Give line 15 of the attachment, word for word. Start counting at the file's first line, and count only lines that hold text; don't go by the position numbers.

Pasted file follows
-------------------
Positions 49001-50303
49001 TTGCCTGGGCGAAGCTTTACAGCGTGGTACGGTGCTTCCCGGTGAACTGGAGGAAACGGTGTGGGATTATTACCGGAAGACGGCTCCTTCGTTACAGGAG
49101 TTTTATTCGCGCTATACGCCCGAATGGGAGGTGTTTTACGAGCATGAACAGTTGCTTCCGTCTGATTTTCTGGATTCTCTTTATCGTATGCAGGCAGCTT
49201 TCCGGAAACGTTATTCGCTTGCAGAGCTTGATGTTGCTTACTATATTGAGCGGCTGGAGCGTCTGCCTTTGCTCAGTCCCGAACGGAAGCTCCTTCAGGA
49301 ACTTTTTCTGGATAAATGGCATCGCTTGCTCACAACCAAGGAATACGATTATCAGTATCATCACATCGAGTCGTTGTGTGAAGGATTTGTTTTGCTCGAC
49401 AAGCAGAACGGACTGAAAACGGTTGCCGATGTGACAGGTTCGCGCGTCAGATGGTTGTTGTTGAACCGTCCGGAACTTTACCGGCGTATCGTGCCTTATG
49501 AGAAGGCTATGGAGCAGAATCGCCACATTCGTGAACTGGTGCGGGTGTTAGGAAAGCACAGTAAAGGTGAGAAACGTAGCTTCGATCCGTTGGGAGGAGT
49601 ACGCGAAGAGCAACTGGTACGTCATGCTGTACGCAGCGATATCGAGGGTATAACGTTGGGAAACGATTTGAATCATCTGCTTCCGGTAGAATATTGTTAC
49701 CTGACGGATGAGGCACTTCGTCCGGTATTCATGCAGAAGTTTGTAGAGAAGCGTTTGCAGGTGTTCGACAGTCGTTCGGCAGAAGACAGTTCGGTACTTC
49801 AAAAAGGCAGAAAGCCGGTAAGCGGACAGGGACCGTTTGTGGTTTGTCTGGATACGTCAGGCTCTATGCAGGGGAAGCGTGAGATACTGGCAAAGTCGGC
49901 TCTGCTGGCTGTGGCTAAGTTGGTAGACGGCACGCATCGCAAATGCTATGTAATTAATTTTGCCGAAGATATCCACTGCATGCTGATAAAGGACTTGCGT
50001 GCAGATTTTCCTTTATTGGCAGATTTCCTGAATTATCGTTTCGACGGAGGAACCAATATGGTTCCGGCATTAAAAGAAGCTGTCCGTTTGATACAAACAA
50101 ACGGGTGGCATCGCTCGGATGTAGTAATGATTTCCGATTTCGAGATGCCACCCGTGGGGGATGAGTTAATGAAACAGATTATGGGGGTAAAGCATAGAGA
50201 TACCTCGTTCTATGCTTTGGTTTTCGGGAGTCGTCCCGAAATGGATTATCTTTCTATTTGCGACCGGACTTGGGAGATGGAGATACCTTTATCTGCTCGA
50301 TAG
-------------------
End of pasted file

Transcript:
50301 TAG